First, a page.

You’re not placing the third-party content on your site directly, but using the iFrame as a sort of buffer.

Set and Forget

Since you’re not loading the third-party content onto your site, this lends itself to another benefit of iFraming: you don’t have to update the third-party content.

The iFrame will load the latest version, and the content will always be up-to-date — on the hosting site and your own.


Some companies even use iFraming to present users with more personalized content.

Since iFrames are dynamic, they can be used to present custom messaging and ads to users. However, there are some considerations to be aware of with this strategy.

We talk about it further in the post, Retailers Entering the Era of True Personalization.

How Do iFrames Affect SEO?

Many people question whether iFrames are SEO friendly. They shouldn’t have too large an impact on your overall SEO, but there are considerations to be aware of.

SEO Credit

The main SEO consideration for iFrames is that the “SEO credit” goes toward the original webpage (the content that’s embedded). It’s for this reason that you should not include all of your primary content in your iFrame.

John Mueller explains this point in a Google Webmaster Hangout video, when he was asked:

 If I syndicate my content to another website with an iFrame, how can I ensure that the iFrame URL gets credit instead of the page embedding the iFrame?

Mueller’s answer, in the short form, is that you can’t.

Crawling the iFrame

Web crawlers can read the iFrame tag and know where original content comes from (which is why that SEO credit is given to the source). The subsequent benefit of this is that crawlers won’t view the iFrame as duplicate content.

You may want to consider using a robots.txt protocol to help ensure the iFrame is crawled.

iFrame’s original relationship with crawlers is what made many question whether iFraming was bad for SEO. Some crawlers used to not be able to crawl iFrame content, which meant they couldn’t register the content, either.

Or, the crawlers had the ability to crawl iFrames but couldn’t find their back to the main page, which meant the content on that main page wasn’t being crawled.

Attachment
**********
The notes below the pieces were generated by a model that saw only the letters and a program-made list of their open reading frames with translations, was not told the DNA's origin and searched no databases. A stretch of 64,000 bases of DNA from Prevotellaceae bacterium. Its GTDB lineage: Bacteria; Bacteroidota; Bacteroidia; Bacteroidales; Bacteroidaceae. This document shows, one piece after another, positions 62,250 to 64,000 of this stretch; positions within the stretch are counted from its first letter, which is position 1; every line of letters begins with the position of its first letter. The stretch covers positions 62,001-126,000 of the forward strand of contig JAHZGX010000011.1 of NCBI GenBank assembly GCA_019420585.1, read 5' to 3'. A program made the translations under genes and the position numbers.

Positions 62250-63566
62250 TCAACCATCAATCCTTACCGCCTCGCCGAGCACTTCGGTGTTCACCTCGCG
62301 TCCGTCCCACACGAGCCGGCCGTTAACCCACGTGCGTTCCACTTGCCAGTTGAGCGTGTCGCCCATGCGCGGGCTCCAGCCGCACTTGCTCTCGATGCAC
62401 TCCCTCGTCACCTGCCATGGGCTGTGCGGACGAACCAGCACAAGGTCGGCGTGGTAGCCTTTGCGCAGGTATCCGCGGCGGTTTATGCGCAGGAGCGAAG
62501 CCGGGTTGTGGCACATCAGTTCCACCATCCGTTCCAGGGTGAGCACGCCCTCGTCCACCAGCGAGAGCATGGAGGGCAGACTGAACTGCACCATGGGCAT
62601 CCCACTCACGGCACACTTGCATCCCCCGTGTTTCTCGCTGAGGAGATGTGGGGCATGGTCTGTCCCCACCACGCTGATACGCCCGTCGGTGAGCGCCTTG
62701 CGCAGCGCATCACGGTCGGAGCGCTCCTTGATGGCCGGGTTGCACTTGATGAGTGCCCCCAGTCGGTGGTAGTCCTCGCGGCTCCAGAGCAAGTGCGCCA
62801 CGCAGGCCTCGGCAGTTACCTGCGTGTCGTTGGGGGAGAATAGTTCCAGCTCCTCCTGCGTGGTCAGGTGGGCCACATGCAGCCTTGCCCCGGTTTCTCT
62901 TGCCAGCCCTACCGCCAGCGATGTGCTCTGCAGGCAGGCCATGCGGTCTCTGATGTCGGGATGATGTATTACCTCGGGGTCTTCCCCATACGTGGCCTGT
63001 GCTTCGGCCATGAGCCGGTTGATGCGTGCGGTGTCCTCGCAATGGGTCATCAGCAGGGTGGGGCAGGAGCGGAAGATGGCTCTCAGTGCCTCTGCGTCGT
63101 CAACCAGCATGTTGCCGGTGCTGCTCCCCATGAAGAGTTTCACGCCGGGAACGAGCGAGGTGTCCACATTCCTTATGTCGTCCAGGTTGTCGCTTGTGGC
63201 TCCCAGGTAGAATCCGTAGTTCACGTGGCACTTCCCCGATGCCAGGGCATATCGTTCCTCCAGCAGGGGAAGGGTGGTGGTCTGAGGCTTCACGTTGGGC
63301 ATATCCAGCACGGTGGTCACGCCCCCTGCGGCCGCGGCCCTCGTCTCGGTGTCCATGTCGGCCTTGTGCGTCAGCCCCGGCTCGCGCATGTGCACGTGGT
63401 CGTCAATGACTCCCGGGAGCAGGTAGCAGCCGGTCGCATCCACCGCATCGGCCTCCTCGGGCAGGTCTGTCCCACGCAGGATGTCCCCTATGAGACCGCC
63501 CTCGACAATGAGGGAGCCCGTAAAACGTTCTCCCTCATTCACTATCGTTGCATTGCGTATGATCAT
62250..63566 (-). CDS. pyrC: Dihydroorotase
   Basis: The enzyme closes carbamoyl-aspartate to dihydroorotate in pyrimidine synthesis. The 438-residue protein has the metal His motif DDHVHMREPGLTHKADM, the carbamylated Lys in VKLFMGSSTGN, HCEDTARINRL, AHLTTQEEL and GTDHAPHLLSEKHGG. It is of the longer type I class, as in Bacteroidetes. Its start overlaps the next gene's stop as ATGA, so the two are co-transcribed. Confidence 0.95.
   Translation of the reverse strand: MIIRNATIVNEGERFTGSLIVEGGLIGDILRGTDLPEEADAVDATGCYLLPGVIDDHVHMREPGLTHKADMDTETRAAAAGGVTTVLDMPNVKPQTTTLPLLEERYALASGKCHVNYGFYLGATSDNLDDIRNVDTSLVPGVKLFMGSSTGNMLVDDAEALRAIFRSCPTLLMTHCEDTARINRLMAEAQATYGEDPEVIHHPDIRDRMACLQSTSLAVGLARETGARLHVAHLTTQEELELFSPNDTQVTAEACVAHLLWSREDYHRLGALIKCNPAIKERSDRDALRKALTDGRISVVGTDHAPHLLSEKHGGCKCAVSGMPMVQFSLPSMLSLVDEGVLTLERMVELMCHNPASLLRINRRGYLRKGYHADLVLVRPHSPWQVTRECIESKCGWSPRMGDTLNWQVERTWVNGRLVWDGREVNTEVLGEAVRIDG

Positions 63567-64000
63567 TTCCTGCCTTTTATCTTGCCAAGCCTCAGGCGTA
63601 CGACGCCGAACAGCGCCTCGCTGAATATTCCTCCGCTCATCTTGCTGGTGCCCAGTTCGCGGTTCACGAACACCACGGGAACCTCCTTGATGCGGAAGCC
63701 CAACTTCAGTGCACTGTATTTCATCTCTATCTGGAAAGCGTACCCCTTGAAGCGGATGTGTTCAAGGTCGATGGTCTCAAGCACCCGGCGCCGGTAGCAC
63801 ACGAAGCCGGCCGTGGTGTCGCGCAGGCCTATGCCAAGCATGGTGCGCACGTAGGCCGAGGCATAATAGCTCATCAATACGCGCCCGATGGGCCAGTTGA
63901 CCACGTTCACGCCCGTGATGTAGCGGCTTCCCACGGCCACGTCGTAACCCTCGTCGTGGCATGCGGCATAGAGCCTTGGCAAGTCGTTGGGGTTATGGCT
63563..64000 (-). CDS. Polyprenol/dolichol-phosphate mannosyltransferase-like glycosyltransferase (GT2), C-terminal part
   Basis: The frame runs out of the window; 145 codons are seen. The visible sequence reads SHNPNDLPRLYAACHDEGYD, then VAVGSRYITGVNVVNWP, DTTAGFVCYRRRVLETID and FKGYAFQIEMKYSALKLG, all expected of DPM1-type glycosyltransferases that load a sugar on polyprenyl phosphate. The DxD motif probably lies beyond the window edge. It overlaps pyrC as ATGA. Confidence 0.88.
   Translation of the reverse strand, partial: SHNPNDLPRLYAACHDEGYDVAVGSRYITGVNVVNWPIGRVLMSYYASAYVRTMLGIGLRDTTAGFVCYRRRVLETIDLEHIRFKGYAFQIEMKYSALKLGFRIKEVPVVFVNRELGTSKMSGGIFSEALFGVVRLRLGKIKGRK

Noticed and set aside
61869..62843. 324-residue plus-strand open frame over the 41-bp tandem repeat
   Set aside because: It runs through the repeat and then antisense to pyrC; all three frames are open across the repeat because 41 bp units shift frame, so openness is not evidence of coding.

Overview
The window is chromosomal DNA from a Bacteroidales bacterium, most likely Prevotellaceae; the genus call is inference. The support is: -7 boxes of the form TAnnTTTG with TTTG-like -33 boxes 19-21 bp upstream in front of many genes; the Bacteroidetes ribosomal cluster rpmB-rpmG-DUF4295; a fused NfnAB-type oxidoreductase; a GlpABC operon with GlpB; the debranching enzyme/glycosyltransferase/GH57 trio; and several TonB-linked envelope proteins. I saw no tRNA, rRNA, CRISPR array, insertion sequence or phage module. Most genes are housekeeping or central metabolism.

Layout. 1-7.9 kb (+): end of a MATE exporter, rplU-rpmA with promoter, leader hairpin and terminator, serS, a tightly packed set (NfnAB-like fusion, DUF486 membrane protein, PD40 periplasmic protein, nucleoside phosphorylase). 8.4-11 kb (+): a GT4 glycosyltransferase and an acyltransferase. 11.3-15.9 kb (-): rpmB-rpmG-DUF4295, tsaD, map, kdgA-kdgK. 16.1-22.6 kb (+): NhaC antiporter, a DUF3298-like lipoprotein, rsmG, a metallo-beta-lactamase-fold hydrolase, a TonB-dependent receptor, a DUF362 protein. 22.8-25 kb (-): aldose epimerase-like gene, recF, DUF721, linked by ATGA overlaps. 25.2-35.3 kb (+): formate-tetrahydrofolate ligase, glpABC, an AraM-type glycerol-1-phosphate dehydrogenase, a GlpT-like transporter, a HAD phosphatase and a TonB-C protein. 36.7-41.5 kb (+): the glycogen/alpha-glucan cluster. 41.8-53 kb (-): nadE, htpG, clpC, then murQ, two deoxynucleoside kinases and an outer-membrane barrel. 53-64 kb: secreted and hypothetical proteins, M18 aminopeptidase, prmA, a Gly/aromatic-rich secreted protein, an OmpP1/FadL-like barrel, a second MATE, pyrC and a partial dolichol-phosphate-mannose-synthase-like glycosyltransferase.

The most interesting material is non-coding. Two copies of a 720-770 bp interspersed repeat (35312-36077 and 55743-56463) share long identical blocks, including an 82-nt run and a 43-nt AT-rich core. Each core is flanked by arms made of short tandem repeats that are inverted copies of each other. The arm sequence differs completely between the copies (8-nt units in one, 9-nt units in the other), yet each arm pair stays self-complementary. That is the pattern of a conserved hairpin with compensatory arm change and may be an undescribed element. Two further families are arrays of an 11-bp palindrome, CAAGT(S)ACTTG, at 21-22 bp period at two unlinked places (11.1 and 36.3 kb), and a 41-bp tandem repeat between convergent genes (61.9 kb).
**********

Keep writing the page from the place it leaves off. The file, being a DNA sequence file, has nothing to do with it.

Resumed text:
iFrames are also tricky because not all browsers can view iFrames appropriately. So, if you rely on iFrames heavily to expose your site visitors to useful information, they may not be able to actually see that content.

Other Considerations of iFraming

Another consideration of iFraming is that there are thoughts that it could post malicious risk. Now you may be thinking, “Didn’t you just tell me that security is a benefit of iFraming?”

You’re right, and it is.

But, security comes as a benefit in that you can form a separation between your site and the iFrame content. Things can turn malicious when one website decides to pose as another website altogether.

You can actually recreate a website by iFraming its content, and visitors to your duplicate site could be tricked into thinking that it’s the original.

Now, we of course don’t recommend you do this, and don’t think that you would, but this possibility for deception may be a reason that people steer clear of iFrames altogether.

This is why some large sites  have a default security setting that prevents other websites from using their site contents as an iFrame.

seoClarity’s Recommendation on iFraming

iFraming should only provide supplemental content on your site.

It’s okay to use bits and pieces of iFrame content from time to time, but avoid using iFrame content as your primary content.

This is like saying all of your content is from someplace else, and you have nothing unique to offer.

This also means not including important content or the keywords you are targeting within an iFrame.

So, when you open an iFrame, check if all your content is there. It’s more about embedding from somewhere else versus building a whole page through iFrame. If this is the case, you can work with a developer to redo your pages and/or site.

If the iFrame is not related to the primary content it’s okay for SEO purposes. iFrames are used in instances that don’t impact the primary content or content at all.

For example, some iFrames can also be related to tracking such as Google Tag Manager, which code leverages an iFrame when JavaScript is disabled.

It’s also advised to render your page with a web crawler or the Google Rich Snippets Tool to see if Google is able to display your iFrame content as intended.

seoClarity users have the added advantage of our Internal Link Analysis.  

A symptom of poor iFrame use is a lower-than-expected number of internal links — if you discover poor internal links, that could be a result of the links being placed in the <iFrame>.

If this is the case on your website, you can explore the iFrames on a page to see if they are the culprit.


iFrames offer a unique opportunity to present content to your site visitors in a dynamic, valuable way. While you can leverage the quality and value of content that is not your own, just be sure not to overdo it.